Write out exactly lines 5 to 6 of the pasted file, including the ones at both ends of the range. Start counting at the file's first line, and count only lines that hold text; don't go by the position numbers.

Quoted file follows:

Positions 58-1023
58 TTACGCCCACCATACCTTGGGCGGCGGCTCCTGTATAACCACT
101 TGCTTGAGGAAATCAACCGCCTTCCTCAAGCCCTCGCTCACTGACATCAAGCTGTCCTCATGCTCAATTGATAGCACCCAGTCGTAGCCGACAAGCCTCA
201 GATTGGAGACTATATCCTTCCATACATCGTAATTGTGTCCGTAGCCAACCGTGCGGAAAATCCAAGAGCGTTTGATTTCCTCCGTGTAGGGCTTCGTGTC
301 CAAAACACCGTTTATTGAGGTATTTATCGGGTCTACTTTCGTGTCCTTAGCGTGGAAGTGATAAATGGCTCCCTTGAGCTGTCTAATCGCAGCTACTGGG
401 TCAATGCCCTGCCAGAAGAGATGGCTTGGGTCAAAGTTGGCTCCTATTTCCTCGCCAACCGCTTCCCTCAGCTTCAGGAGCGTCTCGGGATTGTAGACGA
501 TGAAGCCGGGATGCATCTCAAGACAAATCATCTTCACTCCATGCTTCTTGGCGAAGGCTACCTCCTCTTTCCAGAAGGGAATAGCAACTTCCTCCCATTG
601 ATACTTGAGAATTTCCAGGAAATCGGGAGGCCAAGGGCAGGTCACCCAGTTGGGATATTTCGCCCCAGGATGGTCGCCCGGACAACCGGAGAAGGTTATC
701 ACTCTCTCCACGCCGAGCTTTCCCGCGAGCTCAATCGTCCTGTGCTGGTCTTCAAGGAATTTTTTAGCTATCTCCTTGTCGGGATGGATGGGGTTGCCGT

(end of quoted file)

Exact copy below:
301 CAAAACACCGTTTATTGAGGTATTTATCGGGTCTACTTTCGTGTCCTTAGCGTGGAAGTGATAAATGGCTCCCTTGAGCTGTCTAATCGCAGCTACTGGG
401 TCAATGCCCTGCCAGAAGAGATGGCTTGGGTCAAAGTTGGCTCCTATTTCCTCGCCAACCGCTTCCCTCAGCTTCAGGAGCGTCTCGGGATTGTAGACGA